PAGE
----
Then came the sprint finals – the 100m women’s was won impressively by Hannah Thomas of Wales, 12.11. Second came Lauretta Curtis of the East Midlands, 12.26 and Megan Hoult of Yorkshire and Humberside, third with a time of 12.40. This was followed by the men’s final, which was a close run affair, won by Deji Tobias (East), in a new games record of 10.68. William Ife (London) came second in a time of 10.71, with third going to Thomas Colmans (Wales) 11.06. The awards were presented by Jason Gardener, 4 x 100 Gold Medalist from the Olympic Games of 2004


The women’s long jumpers were jumping into wet sand at this point after the rain that was deposited over the University of Bath Athletics Stadium, even though it rain had cleared. East region’s Aleasha Kiddle jumped furthest with a distance of 5.81m. Scotland’s Laurie McKenna was second, 5.48m, with Ashleigh Wood (North East) was third, 5.40m.


The men’s shot put top prize was claimed by Michael Wheeler (South East), with a best throw of 18.86m, second was Anthony Oshodi (East) 18.06m and third was  Reece Thomas (West Midlands) 17.53m.


Wheeler said “I’m very happy with the result, getting a UK School Games record as well. I think I could have thrown further; I threw almost as far with my standing throw as I did with my glide. On another day, with a drier circle and different conditions I’m sure I could have gone 20, because I’ve done it in training.


It’s really good atmosphere here at the University of Bath and it’s a very strong field, everyone from the top of the rankings putting me under a lot of pressure but kept my cool and did what I had to do.”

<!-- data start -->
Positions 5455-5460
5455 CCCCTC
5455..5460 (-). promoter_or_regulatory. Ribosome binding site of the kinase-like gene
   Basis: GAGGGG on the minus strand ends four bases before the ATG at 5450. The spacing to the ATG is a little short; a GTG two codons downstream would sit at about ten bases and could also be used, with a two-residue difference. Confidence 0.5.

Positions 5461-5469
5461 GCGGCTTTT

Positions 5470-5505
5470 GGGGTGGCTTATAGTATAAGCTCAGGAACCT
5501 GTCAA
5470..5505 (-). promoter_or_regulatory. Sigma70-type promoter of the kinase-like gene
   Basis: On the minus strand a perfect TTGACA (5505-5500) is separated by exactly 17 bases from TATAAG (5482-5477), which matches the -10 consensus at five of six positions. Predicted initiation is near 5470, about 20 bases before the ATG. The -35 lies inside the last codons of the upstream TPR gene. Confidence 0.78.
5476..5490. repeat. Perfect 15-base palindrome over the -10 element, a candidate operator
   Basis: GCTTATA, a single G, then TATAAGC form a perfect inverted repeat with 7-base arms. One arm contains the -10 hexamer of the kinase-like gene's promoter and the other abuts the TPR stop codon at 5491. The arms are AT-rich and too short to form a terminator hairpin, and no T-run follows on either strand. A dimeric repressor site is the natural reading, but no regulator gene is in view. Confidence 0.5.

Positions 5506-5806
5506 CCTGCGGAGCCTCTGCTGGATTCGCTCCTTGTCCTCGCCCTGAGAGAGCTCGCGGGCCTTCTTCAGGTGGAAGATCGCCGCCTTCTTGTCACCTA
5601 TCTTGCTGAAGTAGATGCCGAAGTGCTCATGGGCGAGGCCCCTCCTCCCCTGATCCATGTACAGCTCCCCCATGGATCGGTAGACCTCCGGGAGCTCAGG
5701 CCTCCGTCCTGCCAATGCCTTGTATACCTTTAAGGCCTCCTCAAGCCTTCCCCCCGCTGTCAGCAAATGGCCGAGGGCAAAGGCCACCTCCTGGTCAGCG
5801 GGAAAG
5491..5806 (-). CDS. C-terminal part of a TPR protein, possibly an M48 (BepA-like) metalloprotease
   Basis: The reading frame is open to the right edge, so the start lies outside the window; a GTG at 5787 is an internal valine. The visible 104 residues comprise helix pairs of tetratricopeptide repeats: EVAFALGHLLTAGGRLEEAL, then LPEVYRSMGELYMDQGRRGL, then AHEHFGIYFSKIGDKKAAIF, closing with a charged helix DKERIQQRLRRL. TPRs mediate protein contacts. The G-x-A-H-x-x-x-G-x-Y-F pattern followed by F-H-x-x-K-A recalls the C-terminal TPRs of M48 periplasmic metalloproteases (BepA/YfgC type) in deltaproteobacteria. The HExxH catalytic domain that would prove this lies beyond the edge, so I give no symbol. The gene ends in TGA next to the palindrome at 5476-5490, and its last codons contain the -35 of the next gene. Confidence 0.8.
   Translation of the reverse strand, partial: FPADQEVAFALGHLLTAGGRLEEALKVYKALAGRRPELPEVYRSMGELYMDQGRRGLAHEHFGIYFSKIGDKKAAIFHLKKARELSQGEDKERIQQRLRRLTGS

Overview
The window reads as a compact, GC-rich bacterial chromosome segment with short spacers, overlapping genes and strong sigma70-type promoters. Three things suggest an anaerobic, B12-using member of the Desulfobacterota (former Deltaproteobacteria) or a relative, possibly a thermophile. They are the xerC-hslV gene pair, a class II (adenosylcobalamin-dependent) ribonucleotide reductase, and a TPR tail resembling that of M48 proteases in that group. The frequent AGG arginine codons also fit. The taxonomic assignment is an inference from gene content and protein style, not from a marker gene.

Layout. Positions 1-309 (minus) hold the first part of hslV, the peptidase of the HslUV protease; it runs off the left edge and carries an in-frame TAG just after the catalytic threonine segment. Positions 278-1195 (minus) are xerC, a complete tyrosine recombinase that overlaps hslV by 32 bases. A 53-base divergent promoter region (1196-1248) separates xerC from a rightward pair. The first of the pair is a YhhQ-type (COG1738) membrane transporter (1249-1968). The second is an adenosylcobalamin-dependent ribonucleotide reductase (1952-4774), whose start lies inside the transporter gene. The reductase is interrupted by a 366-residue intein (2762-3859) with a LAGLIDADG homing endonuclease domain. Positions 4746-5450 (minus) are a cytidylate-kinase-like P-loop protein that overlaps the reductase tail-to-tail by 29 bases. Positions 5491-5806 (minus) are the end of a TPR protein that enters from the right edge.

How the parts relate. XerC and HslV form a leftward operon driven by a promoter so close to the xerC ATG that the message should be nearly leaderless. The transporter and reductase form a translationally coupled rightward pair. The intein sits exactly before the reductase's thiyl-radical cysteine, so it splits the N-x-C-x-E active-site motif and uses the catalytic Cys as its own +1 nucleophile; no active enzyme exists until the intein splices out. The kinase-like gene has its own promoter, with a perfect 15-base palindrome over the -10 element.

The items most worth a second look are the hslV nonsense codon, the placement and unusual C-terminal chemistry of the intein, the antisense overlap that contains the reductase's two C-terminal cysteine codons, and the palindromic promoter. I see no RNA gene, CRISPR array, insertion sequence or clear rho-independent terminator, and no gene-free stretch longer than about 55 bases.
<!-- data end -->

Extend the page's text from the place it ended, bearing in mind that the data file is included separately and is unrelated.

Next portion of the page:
Both the wheelchair women’s and men’s 100m finals took centre stage mid morning. Hannah Cockcroft (Yorkshire and Humberside) came home victorious with a time of 20.59, followed by Colette Martin (Scotland), 21.37, and third was Rebecca Harding (London) 22.52. In the men’s event, Daniel Lucker of Wales was fastest across the line in a time of 17.30, with Jonathan Smith (South East) second, 19.50 and Matthew Hickling (Yorkshire and Humberside) third, 22.16.


Lucker was understandably ecstatic with his gold, saying; “This is a brilliant end to the season, to end it with a gold medal, you can’t go wrong.


The weather made the track a little wet which slowed me down a little but I thought the time was really respectable considering, so I’m happy.


My form has been great all season and hopefully that will carry on through too next season.”


The women’s discus was won in some style by Brea Leung (Wales), with a distance thrown of 39.05m. Second place was Julia Walkden (South West), throwing the discus 37.55m, with third going to East Midlands Charlotte Gair, 36.22m.

Shaunna Thompson lived up to her billing as a one to watch at the UK School Games, streets ahead of the rest of the field in the women’s 200m final for the North West, coming home in a PB of 23.42. Second was Jennie Batten (South West), 24.38, also in a PB, with Emma Jackson (Yorkshire and Humberside) third, 24.40.


Thompson commented on her performance “It was amazing, I ran really well but I could still improve. I still have points to work on, like on the straight I lacked a bit of strength and I know I can improve my bend.


I ran a PB and to run it at the UKSG was absolutely amazing. I ran last year and came 2nd in the 100m to Ashlee Nelson (City of Stoke) but now I know that the 200m is my strongest event.


This year I came here and knew that I could do it because I’ve been working hard all season on my 200m. Running so well at the end of the season is going to motivate me to get my head down and work hard over the winter and to come back stronger and faster for next season.”